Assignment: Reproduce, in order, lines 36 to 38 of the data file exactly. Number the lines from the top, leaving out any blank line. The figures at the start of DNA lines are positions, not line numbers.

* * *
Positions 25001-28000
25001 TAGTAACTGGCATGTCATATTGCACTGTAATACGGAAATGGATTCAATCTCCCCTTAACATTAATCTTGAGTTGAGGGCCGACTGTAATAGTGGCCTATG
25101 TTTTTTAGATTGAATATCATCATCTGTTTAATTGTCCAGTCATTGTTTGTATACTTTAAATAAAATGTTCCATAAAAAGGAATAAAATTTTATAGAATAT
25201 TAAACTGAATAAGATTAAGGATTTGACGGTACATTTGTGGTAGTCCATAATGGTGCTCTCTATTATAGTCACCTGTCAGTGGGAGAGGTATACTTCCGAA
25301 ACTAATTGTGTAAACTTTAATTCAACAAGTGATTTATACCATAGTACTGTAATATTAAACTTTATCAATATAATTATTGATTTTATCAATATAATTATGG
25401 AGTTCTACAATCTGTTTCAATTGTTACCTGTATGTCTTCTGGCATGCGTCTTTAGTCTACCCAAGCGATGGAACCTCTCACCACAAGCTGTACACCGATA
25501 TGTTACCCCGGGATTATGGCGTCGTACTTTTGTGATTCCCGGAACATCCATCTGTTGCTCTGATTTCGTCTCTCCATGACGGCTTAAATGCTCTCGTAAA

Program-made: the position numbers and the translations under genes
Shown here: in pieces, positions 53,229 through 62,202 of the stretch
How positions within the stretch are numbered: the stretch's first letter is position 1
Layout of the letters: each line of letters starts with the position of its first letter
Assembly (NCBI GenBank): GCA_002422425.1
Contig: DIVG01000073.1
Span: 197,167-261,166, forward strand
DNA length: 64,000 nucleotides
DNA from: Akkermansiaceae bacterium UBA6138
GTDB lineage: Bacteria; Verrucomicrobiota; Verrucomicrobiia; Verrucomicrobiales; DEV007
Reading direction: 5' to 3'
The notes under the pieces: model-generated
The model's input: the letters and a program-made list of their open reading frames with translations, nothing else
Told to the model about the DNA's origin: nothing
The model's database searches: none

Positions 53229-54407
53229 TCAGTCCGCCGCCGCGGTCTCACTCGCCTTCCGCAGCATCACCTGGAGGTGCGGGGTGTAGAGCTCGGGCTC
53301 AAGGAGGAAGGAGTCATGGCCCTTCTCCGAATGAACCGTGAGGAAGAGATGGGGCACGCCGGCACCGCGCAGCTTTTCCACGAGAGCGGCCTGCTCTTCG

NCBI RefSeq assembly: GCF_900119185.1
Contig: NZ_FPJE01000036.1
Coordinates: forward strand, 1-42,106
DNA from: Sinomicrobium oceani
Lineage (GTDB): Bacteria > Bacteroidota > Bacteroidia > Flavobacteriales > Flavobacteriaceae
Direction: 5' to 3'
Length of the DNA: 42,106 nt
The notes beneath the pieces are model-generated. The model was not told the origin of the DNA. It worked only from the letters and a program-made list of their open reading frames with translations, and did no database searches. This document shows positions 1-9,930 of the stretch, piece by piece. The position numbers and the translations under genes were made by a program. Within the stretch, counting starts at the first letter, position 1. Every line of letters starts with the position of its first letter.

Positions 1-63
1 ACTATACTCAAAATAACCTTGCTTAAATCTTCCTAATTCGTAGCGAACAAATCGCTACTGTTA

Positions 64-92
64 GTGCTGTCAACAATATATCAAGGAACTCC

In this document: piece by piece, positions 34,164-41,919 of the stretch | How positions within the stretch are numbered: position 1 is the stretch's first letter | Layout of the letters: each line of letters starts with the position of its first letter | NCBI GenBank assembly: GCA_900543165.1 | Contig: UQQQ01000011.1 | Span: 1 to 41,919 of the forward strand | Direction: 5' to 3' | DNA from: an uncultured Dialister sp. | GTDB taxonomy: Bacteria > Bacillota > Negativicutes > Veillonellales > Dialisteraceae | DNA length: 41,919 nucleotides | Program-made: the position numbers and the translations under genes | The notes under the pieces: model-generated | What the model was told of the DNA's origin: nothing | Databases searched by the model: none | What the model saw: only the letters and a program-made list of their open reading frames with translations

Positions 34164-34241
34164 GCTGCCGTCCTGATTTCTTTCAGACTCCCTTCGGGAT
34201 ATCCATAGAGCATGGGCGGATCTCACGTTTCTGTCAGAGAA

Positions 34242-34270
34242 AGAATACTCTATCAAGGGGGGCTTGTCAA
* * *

Positions 64-92
64 GTGCTGTCAACAATATATCAAGGAACTCC

In this document: piece by piece, positions 34,164-41,919 of the stretch | How positions within the stretch are numbered: position 1 is the stretch's first letter | Layout of the letters: each line of letters starts with the position of its first letter | NCBI GenBank assembly: GCA_900543165.1 | Contig: UQQQ01000011.1 | Span: 1 to 41,919 of the forward strand | Direction: 5' to 3' | DNA from: an uncultured Dialister sp. | GTDB taxonomy: Bacteria > Bacillota > Negativicutes > Veillonellales > Dialisteraceae | DNA length: 41,919 nucleotides | Program-made: the position numbers and the translations under genes | The notes under the pieces: model-generated | What the model was told of the DNA's origin: nothing | Databases searched by the model: none | What the model saw: only the letters and a program-made list of their open reading frames with translations